Self-reported speed compliance and attitudes towards speeding in a representative sample of drivers in Australia.
20180518 ST [electronic version only]
Stephens, A.N. Nieuwesteeg, M. Page-Smith, J. & Fitzharris, M.
Accident Analysis and Prevention, Vol. 103 (June 2017), p. 56-64, ref.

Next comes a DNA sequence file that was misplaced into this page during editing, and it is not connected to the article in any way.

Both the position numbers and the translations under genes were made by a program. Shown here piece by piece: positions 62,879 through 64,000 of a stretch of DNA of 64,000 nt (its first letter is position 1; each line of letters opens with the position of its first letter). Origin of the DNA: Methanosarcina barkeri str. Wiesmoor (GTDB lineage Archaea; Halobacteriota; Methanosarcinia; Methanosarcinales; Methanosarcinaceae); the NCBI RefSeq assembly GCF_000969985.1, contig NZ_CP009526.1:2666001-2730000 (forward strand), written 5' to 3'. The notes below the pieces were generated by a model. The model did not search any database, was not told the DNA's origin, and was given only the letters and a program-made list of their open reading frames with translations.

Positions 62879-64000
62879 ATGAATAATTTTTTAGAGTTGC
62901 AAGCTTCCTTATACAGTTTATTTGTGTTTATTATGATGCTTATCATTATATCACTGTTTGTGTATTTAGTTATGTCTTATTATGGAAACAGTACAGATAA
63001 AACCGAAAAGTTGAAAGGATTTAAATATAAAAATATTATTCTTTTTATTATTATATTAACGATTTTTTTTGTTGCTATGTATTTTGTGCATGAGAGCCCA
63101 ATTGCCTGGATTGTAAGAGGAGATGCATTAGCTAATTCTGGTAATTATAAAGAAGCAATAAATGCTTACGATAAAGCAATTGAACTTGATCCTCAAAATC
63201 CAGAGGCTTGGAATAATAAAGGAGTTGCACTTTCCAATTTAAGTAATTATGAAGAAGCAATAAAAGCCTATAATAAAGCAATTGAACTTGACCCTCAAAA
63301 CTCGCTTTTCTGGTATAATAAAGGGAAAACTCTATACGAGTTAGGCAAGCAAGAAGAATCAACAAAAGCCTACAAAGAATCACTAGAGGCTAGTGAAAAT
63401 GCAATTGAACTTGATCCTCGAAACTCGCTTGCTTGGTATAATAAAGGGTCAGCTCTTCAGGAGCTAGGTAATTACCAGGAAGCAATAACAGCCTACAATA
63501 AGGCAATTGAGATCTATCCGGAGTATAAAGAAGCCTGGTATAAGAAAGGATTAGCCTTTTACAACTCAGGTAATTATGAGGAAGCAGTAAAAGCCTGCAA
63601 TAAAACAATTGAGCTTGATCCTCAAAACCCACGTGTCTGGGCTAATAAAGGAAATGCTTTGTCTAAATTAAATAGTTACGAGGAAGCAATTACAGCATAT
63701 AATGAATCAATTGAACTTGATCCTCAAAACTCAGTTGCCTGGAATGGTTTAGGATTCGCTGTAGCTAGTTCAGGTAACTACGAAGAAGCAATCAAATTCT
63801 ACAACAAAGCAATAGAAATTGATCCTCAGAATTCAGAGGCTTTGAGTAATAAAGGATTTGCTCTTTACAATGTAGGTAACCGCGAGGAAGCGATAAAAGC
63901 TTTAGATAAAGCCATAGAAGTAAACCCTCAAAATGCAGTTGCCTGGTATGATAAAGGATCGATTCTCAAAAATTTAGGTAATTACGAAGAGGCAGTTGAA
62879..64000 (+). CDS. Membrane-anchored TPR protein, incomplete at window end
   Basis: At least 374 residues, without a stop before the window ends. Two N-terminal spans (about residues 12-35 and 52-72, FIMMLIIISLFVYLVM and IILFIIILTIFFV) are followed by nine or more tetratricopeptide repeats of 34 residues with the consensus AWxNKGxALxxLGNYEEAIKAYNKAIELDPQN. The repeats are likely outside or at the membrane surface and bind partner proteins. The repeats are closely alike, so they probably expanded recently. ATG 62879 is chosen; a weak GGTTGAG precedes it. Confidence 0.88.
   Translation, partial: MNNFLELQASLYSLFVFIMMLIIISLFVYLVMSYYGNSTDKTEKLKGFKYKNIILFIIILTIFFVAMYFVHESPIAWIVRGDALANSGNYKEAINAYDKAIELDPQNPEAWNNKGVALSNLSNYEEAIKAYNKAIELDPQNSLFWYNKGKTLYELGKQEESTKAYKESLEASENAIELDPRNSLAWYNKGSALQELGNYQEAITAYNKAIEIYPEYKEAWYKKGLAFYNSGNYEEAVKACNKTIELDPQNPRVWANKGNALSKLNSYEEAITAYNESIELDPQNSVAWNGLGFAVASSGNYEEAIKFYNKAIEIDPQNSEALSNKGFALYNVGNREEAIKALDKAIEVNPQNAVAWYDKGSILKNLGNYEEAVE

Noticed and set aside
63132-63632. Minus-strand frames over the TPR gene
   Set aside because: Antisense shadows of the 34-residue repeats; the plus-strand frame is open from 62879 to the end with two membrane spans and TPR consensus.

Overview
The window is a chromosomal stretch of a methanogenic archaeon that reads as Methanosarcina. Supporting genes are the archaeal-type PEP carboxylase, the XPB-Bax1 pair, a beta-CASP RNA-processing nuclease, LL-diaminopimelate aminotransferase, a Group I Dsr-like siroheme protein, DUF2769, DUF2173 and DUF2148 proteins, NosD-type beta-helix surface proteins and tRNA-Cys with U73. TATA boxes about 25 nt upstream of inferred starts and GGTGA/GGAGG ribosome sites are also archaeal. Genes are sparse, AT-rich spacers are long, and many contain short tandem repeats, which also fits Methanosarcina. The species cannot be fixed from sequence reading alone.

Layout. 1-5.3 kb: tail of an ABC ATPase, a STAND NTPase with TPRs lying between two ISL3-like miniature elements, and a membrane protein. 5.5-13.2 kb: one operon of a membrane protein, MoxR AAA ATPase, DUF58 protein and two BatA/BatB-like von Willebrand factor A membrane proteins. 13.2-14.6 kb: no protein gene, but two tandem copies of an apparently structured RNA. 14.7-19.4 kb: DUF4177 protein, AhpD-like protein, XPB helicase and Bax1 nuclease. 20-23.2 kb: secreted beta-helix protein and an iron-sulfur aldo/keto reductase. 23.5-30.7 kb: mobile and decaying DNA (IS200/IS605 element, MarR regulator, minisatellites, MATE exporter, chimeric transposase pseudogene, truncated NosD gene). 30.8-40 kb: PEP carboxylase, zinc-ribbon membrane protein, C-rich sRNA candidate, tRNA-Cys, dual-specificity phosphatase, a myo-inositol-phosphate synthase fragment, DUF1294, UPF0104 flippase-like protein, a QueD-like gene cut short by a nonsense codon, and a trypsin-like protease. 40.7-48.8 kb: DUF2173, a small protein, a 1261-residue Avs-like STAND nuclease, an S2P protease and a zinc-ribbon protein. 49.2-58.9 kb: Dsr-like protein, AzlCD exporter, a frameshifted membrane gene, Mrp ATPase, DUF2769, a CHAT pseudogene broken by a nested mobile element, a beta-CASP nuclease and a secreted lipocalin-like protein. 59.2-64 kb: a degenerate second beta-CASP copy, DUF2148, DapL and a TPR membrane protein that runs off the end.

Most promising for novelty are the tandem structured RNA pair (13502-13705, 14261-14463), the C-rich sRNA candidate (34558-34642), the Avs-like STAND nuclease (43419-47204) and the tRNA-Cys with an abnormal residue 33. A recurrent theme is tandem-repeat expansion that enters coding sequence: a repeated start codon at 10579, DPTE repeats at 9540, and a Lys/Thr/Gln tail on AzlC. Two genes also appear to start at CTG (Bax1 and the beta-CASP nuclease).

|Samenvatting||Vehicle speed is a major contributor to road trauma, both in terms of increased crash risk and injury severity. In Australia, approximately one third of fatal crashes occur in speed zones of 100 km/h. This proportion has remained the same, despite the reduction in the number of road fatalities over the past decade. To drive further reductions in speed-related crashes, an improved understanding of the underlying determinants of speed choice is required. A community attitude survey designed to understand speed behaviour and attitudes towards speeding was distributed to a large (N = 5179) representative sample of drivers in Australia. Participants provided information regarding their normal speed choices across four different speed zones (40, 50, 60 and 100 km/h), beliefs about the risks and enforcement of speeding behaviour as well as technology to reduce speeding. Almost half of the sample (47%) reported exceeding the speed limit in 100 km/h zones, although only a small number of these drivers (<0.5%) did so by 11 km/h or more. Age and sex were related to speed limit non-compliance. Males were more likely to be classified as mid-level speeders, defined as being up to 10 km/h over the limit, and excessive speeders (11 + km/h over the limit). Younger drivers were also more likely to be non-compliant. When compared to compliant drivers, non-compliers perceived less risk of a serious crash, reported greater likelihood of exceeding the speed limit when they believed they would not be detected, and reported a higher level of social acceptability of speeding. Only one-third of the sample reported prior knowledge of intelligent speed assist (ISA) technology, however, once explained, the majority agreed it would be personally useful (64%). Speed non-compliers were somewhat less likely to support the usefulness of ISA than speed limit compliant drivers. These findings can be used to target appropriate interventions and road safety messages, aimed at reducing speeding behaviour. Measures designed to address perceived social acceptability of speed behaviour, the increased crash risk associated with speeding, and the threat of detection are recommended. (Author/publisher)|
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